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Genome-wide association study of individual sugar content in fruit of Japanese pear (Pyrus spp.)

Abstract

Background

Understanding mechanisms of sugar accumulation and composition is essential to determining fruit quality and maintaining a desirable balance of sugars in plant storage organs. The major sugars in mature Rosaceae fruits are sucrose, fructose, glucose, and sorbitol. Among these, sucrose and fructose have high sweetness, whereas glucose and sorbitol have low sweetness. Japanese pear has extensive variation in individual sugar contents in mature fruit. Increasing total sugar content and that of individual high-sweetness sugars is a major target of breeding programs. The objective of this study was to identify quantitative trait loci (QTLs) associated with fruit traits including individual sugar accumulation, to infer the candidate genes underlying the QTLs, and to assess the potential of genomic selection for breeding pear fruit traits.

Results

We evaluated 10 fruit traits and conducted genome-wide association studies (GWAS) for 106 cultivars and 17 breeding populations (1112 F1 individuals) using 3484 tag single-nucleotide polymorphisms (SNPs). By implementing a mixed linear model and a Bayesian multiple-QTL model in GWAS, 56 SNPs associated with fruit traits were identified. In particular, a SNP located close to acid invertase gene PPAIV3 on chromosome 7 and a newly identified SNP on chromosome 11 had quite large effects on accumulation of sucrose and glucose, respectively. We used ‘Golden Delicious’ doubled haploid 13 (GDDH13), an apple reference genome, to infer the candidate genes for the identified SNPs. In the region flanking the SNP on chromosome 11, there is a tandem repeat of early responsive to dehydration (ERD6)-like sugar transporter genes that might play a role in the phenotypes observed.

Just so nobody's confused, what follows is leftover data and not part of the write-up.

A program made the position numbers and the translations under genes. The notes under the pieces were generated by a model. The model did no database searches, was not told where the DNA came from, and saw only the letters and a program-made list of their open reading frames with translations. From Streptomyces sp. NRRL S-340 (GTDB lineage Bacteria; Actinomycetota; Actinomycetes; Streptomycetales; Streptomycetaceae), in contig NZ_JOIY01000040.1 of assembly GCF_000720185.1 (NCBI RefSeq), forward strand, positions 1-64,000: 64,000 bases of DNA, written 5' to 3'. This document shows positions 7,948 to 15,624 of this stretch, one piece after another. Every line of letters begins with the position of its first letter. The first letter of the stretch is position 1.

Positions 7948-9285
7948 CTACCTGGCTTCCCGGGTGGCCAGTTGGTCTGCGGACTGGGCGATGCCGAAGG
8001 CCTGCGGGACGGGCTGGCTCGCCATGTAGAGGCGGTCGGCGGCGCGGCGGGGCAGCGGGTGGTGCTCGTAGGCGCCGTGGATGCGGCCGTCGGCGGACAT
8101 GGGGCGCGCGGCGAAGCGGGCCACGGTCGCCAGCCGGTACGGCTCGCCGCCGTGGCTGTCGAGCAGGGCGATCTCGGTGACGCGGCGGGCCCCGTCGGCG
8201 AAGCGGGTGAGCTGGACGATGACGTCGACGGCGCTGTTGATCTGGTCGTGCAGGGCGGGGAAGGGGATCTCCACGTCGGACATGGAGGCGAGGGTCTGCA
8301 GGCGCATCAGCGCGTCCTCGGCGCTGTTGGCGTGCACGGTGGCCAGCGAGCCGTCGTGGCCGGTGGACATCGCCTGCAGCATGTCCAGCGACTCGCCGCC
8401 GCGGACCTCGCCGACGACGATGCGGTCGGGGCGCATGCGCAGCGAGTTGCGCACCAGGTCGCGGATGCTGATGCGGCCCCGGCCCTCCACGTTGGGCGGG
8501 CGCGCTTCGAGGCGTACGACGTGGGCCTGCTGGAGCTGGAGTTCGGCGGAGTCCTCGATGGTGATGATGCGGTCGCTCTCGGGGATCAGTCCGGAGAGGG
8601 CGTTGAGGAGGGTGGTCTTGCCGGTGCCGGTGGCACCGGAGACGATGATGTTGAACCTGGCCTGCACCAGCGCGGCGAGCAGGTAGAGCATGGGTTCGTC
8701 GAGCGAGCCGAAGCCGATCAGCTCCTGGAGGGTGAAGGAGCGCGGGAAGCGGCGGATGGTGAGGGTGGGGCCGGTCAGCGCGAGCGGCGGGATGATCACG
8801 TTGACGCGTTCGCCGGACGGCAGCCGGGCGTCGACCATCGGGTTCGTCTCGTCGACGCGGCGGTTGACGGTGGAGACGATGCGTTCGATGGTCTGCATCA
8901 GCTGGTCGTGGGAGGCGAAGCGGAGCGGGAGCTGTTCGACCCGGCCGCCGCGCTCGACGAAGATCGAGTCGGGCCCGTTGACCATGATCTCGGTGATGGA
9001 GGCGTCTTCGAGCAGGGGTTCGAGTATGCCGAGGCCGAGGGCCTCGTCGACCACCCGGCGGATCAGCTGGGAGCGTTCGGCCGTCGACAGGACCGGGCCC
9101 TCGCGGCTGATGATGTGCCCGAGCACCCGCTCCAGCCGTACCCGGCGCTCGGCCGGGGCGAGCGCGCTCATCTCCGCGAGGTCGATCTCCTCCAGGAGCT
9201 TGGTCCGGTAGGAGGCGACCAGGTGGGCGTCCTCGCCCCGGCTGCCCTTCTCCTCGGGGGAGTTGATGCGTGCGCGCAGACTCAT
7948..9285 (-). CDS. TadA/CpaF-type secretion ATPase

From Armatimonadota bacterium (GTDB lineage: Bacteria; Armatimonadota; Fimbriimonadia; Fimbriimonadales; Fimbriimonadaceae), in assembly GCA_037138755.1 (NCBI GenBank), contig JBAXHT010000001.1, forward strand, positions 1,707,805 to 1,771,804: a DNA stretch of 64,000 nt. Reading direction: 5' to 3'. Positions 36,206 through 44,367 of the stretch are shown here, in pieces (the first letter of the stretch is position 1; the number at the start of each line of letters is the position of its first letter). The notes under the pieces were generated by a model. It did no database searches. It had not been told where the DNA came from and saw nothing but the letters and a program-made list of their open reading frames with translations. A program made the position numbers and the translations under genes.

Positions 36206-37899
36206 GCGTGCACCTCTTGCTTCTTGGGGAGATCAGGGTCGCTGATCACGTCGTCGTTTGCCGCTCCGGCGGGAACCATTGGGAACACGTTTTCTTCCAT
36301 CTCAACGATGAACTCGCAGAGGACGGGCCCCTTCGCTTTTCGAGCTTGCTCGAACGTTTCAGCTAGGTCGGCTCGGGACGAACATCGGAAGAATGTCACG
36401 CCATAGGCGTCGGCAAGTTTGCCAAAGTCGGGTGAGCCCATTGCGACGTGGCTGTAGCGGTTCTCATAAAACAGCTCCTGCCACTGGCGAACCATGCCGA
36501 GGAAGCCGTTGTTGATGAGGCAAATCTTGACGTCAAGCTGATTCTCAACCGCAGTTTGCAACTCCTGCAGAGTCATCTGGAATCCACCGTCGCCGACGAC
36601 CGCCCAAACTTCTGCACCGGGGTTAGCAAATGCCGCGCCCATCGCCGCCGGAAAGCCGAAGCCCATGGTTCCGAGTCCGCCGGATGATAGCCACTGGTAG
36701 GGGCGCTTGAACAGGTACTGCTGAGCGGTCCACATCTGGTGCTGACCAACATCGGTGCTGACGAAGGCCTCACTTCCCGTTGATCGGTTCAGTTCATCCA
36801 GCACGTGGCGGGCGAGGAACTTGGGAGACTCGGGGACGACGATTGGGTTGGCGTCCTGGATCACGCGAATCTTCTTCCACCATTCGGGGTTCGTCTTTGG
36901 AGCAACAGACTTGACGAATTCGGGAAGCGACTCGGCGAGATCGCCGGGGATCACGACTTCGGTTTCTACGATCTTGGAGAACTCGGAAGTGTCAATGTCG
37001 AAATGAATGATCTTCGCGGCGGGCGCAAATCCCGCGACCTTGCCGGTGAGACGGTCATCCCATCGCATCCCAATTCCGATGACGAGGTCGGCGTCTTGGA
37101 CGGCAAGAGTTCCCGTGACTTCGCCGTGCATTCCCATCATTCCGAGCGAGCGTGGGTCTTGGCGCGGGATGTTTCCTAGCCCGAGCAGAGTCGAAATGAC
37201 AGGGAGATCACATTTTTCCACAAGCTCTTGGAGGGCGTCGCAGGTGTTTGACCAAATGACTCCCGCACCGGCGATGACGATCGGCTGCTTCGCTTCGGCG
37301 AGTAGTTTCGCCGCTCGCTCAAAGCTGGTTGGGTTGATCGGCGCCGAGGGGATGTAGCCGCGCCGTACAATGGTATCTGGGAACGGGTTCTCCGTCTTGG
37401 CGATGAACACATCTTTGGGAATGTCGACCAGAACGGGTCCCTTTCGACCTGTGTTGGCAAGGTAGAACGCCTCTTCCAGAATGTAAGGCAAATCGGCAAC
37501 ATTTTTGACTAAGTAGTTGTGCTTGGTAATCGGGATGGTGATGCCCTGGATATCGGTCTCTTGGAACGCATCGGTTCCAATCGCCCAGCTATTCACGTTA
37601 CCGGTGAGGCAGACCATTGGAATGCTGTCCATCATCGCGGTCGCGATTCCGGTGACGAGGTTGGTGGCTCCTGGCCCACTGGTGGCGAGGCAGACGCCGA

Conclusions

SNPs associated with individual sugar accumulation were newly identified at several loci, and candidate genes underlying QTLs were inferred using advanced apple genome information. The candidate genes for the QTLs are conserved across Pyrinae genomes, which will be useful for further fruit quality studies in Rosaceae. The accuracies of genomic selection for sucrose, fructose, and glucose with genomic best linear unbiased prediction (GBLUP) were relatively high (0.67–0.75), suggesting that it would be possible to select individuals having high-sweetness fruit with high sucrose and fructose contents and low glucose content.

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Background

Pears (Pyrus spp.) belong to the subtribe Pyrinae of the Rosaceae and are one of the most important fruit crops in temperate regions. The origin of pear is presumed to be in the mountainous regions of southwestern China and to date back to the Tertiary period (65 to 55 million years ago) [1]. Pears that dispersed toward the west became domesticated as European pear (P. communis L.), whereas others that dispersed toward the east gave rise to Asian pear species. Asian pears have fruit with crisp, juicy, and sandy texture that is edible just after harvesting. Records of pear cultivation in China have been found from 2000 to 3300 years ago [1, 2], and major cultivated Asian pears are traditionally classified into three species: P. ussuriensis Maxim., P. bretschneideri Rehder, and P. pyrifolia (Burm. f.) Nakai [3, 4]. Among the three species, P. pyrifolia is presumed to have been introduced into Japan prehistorically and became the major species in Japan [5]. Previous reports suggested that there were opportunities for ancient cultivar exchange between Japan and eastern China [6, 7], but the varieties currently cultivated in Japan and China are genetically different from each other, suggesting that they have different breeding histories. In Japan, local cultivar ‘Nijisseiki’ has been one of the leading cultivars, and ‘Nijisseiki’ and its relatives have been repeatedly used as parents in breeding programs, suggesting that recent cultivars have narrow genetic diversity [7].